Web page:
Helping our kids be charitable in the world

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By Kyle Dyer

Kyle Dyer, of Kyle Dyer Storytelling, is a former TV news anchor who hosts the monthly Engage events for Catholic Charities. See more at ccdenver.org/kylescorner.

I am increasingly drawn to stories of youngsters in our community, and across the globe, who are stepping up to help others. This Generation Z, or Gen Z, is proactive in finding solutions to issues and setting goals to make a positive impact.

Gen Z is a hopeful bunch. They’re optimistic not only about what our communities, our country and our world can become, but they are also confident that they have the power to help and make things better. Their age doesn’t hold them back.

When I approach any story, I search out “the why” someone is motivated to do what they do. In helping Catholic Charities of Denver tell its life-changing stories, I’ve come across some inspiring examples, recently published in the quarterly Charity Works and collected at ccdenver.org/kylescorner.

“For Grace’s 12th birthday party, she asked family and friends to collect toiletries and help her pack 100 sack lunches for residents at Samaritan House.” (Charity runs in the family, as Grace’s grandfather is Michael Sinnett, the Vice President of Shelters at Catholic Charities.)

Grace wants those with nowhere to live to realize that they are special, that they are loved and supported. Grace is considering doing something similar when she turns 13 in June.

As parents, don’t we all want our own children to think of others and to be charitable?

Gen Z is made up of those born between the mid-1990s and mid-2000s. Their world is way more complex than when I grew up. They’re keenly aware of what’s going on and they’re reacting. They are peeling away at some of the uncertainty, unrest and unhappiness by galvanizing each other to make a positive difference and be charitable.

This is a generation unlike anything we’ve seen before. They are realistic and resourceful. They may see stories of injustice, war, violence and natural disasters through their social media accounts. They watch, read and listen to how hearts are mended and communities are rebuilt through love and people simply being compassionate to one another. They say, “Why can’t I do that?” And they do it!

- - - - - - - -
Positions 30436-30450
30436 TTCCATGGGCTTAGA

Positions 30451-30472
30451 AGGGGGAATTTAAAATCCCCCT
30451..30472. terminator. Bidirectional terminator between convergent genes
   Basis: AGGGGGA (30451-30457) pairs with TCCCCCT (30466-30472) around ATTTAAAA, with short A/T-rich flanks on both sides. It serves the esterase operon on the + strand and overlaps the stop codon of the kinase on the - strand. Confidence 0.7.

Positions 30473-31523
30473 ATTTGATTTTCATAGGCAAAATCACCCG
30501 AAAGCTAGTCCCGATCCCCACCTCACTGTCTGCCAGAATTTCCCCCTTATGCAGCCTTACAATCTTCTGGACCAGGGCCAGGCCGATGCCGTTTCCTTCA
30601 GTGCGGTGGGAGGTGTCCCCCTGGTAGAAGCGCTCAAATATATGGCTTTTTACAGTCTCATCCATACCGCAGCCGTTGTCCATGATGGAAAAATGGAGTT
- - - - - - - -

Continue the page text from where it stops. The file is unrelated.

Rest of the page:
Parents, engage with your children, ask them to identify a problem they see in society. What is one thing they would like to help change? Ask them how they would solve that problem.

Here’s another inspiring story from Catholic Charities. Tabitha, 13, who has younger siblings, was inspired to do something for women in crisis pregnancies.

“I have always had babies in danger of abortion and their mothers, fathers, and families very close to my heart, because of my little siblings,” Tabitha wrote in a note, published with her story in Charity Works. “They have shown me that children and babies are people; and how precious and invaluable those people are.”

Tabitha’s baby shower for Marisol Health resulted in baby clothing, boxes of diapers and six car seats. That is inspiration for this season and year-round.

I wish you all a Merry Christmas of love, compassion and engagement!

COMING UP: Late St. Joseph deacon ‘reached out into the peripheries’ during ministry

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Deacon Maclovio (Max) Sanchez, 87, passed away peacefully in Olathe, Kansas on April 30. Deacon Sanchez was assigned to St. Joseph’s Parish in Denver throughout his diaconal ministry.

Maclovio Sanchez was born on May 21, 1931 in San Luis, Colorado, to Estevan and Emily Sanchez. He was baptized at Most Precious Blood Parish in San Luis, Colorado, on June 2, 1931 and grew up in Walsenberg, Colorado.  He graduated from St. Mary’s High School in Wasenberg.

On April 24, 1954, he married Mary Frances Marquez at Holy Rosary Parish in Denver.  Over the 65 years of their marriage, the couple was blessed with three children: Martin, Debra and Joshua. They also had numerous grandchildren and great grandchildren.

In Denver, Max worked for Midwest Liquor Company, delivering products to the area stores. But his love was directed towards the poor communities in the metro area.  Max was vice chairman of the Coalition for the Westside Betterment and President of the St. Vincent de Paul Society Food Bank. He and his wife were also very involved in the parish at St. Joseph’s.

On March 22, 1975, Maclovio was ordained a deacon at the Cathedral Basilica of the Immaculate Conception by Archbishop James Casey. This was only the second class of men ordained in the archdiocese at the time. He was immediately assigned to St. Joseph’s Parish where he also conducted numerous Spanish Missions and served at the Westside Action Center. Retiring from ministry in 1993, he continued to serve at St. Joseph’s Parish as long as his health would allow.

“Deacon Max reached out into the peripheries and brought the lost back into the Church,” said Deacon Joseph Donohoe, Director of Deacon Personnel. “We have been blessed to have such a dedicated Cleric and Servant of the Church in Denver.”